Sen. Cardin and Rep. Cole will each be presented with the 2018 James D. Range Conservation Award—named for TRCP’s co-founder, a conservation visionary, and presented to one Democrat and one Republican each year.

Cardin is being honored for his staunch opposition to rolling back Clean Water Act protections for America’s wetlands and headwater streams and his longtime leadership on many legislative efforts to improve habitat conditions for fish and wildlife. He was the lead Democratic sponsor on the 2017 HELP for Wildlife Act, the lead sponsor on reauthorization of the National Fish and Wildlife Foundation and Chesapeake Bay Program at the EPA, and has introduced bills to improve water infrastructure in the next Water Resources Development Act.

Cardin has also been a longtime champion of the National Fish Habitat Conservation Act, Neotropical Migratory Bird Conservation Act, and Land and Water Conservation Fund. He will accept his award from Senator John Boozman (R-Ark.)

Cole will be recognized for serving as an outspoken champion of bipartisan budget agreements and a vocal opponent of the brinksmanship that can lead to controversial riders and insufficient conservation funding.

Cole has been a voice of reason on the appropriations subcommittee overseeing Department of Interior spending, and he has co-sponsored legislation to permanently reauthorize the Land and Water Conservation Fund, secure alternative revenue sources for state-led wildlife conservation efforts, and modernize the Pittman-Robertson Act, which provides for federal funding for habitat restoration efforts through excise taxes on firearms, ammunition, and hunting gear. He will accept his award from Rep. Betty McCollum (D-Minn.)

Learn more about the Capital Conservation Awards Dinner here.

Jennifer Byerly

April 23, 2018

Six Books That Should Be on Any Conservationist’s Shelf

Recommended reading for the serious sportsman-conservationist, just in time for World Book Day

A good book provides escape and inspires us when we can’t get outdoors. So, to celebrate World Book Day, we’re giving you a peek at just a few of the conservation classics on our shelves.

 

 

Chadwick and the Garplegrungen by Priscilla Cummings

Steve Kline, TRCP’s director of government relations, enjoys reading thousand-page historical biographies when he’s not in a duck blind, but his recommendation is not going to make you go bleary-eyed. This children’s book is about a crab who escapes the National Aquarium to clean up the Chesapeake Bay with friendly fowl and flounder, you do it.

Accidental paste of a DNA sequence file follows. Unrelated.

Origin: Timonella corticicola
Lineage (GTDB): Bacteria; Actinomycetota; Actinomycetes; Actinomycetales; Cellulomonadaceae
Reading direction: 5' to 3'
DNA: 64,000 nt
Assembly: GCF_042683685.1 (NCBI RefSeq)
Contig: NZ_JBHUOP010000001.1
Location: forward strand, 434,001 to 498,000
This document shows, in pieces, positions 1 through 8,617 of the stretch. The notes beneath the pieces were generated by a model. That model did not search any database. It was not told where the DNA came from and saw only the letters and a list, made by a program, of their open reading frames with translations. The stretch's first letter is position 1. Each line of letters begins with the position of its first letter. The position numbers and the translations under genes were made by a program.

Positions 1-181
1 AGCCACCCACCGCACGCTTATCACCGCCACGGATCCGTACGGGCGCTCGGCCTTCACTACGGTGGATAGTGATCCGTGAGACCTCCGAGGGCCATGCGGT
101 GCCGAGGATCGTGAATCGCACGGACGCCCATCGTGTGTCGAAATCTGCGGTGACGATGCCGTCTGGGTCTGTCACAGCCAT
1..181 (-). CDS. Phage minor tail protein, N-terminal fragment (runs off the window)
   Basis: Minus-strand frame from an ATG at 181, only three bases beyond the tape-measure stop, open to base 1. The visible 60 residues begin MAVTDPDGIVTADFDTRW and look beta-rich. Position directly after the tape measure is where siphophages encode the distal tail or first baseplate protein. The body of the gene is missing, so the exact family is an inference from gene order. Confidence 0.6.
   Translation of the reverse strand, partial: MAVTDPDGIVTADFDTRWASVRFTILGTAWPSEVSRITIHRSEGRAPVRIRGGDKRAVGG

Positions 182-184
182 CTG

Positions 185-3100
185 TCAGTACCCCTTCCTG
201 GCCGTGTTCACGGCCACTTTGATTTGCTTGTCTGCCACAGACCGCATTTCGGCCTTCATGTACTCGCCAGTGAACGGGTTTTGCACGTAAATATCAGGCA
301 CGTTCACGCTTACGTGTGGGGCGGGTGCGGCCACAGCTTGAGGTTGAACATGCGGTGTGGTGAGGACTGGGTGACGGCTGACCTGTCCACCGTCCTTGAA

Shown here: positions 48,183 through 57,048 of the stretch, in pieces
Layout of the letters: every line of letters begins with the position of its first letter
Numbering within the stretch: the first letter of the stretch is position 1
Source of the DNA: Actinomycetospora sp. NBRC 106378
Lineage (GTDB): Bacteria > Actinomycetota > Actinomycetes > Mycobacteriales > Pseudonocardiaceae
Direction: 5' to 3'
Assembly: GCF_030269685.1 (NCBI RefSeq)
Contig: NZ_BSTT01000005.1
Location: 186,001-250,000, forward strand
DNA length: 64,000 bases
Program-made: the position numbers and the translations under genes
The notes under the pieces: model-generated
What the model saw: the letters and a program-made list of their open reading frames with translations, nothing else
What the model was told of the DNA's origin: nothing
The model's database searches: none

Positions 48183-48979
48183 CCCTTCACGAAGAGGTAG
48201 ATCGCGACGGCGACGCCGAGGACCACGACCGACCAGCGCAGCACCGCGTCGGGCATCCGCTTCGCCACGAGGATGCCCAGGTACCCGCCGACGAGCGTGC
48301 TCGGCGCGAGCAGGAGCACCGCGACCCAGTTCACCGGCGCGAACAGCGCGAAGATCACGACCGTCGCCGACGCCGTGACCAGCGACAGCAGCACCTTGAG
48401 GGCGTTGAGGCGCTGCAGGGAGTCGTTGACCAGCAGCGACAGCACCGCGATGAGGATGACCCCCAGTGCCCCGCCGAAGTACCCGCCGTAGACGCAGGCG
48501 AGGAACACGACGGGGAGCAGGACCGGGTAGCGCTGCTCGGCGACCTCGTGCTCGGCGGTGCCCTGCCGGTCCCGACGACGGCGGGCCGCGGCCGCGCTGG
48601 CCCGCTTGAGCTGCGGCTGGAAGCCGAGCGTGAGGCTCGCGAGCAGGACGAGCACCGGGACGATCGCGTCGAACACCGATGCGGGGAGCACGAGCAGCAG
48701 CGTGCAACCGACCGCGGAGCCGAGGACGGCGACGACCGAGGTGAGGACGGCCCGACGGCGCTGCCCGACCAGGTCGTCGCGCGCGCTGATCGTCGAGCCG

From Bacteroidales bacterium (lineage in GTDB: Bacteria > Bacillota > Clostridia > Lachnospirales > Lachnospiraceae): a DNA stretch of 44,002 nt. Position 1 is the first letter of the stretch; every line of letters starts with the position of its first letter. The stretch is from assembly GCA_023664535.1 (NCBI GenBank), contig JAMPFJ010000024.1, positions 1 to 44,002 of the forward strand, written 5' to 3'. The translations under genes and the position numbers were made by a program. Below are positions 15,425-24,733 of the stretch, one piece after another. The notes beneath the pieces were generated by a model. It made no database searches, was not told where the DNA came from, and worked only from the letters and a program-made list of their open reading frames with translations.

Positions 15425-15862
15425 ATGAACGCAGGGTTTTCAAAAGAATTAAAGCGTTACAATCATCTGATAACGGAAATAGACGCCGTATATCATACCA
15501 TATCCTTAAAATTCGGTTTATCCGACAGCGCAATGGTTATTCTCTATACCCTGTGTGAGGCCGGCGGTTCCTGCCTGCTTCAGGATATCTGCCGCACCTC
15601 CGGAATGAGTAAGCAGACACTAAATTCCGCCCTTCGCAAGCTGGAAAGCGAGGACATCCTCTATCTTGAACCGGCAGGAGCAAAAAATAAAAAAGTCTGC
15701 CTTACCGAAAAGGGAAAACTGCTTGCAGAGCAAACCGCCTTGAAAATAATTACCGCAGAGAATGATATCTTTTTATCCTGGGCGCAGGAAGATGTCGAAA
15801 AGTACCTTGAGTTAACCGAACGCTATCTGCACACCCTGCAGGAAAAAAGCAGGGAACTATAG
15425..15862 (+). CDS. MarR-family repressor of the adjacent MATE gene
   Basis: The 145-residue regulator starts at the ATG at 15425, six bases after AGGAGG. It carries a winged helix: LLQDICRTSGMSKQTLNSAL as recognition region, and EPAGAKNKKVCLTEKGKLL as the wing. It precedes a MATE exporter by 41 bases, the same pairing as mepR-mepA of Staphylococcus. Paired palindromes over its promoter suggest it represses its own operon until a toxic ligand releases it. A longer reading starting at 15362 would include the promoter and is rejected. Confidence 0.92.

The Big Burn by Timothy Egan

The Farm Bill may be keeping Alex Maggos busy now, but he spent two seasons as a wildland firefighter in Utah before coming to TRCP as agriculture and private lands director. This might be why he considers this book to be required reading. Post up in a comfy chair for this story of the Great Fire of 1910, the early infancy of the U.S. Forest Service, and President Roosevelt’s response.

 

Trout are Made of Trees by April Pulley Sayre

Kids as young as three will love the bright artwork and simple narrative in this book about the importance of healthy habitat to trout and all the things fish need to survive. Read it to your budding angler at bedtime, then wake up early to look for bugs and watch the food chain at work.

 

Old Man and the Boy by Robert Ruark

This collection of Ruark’s best Field & Stream columns brought me to tears. Although it shows its age in other ways (“It pure riles a woman to see a man having any fun that doesn’t involve work. That’s why fishing was invented, really…”), the coming-of-age story is a classic one. The “Old Man” in the title is the author’s hunting mentor, greatest critic, and best friend—his grandfather, who teaches him what it means to be a sportsman and a gentleman.

 

The Most Important Fish in the Sea by H. Bruce Franklin

Our president and CEO Whit Fosburgh handed me this superlatively titled book about the stinky, oily baitfish known as bunker or menhaden—also known as the unsung hero of the Atlantic. If you’ve ever been striper fishing, you probably own your success to this little fish that put whaling out of business and appear in the ingredients list for makeup, cat food, and vitamin supplements.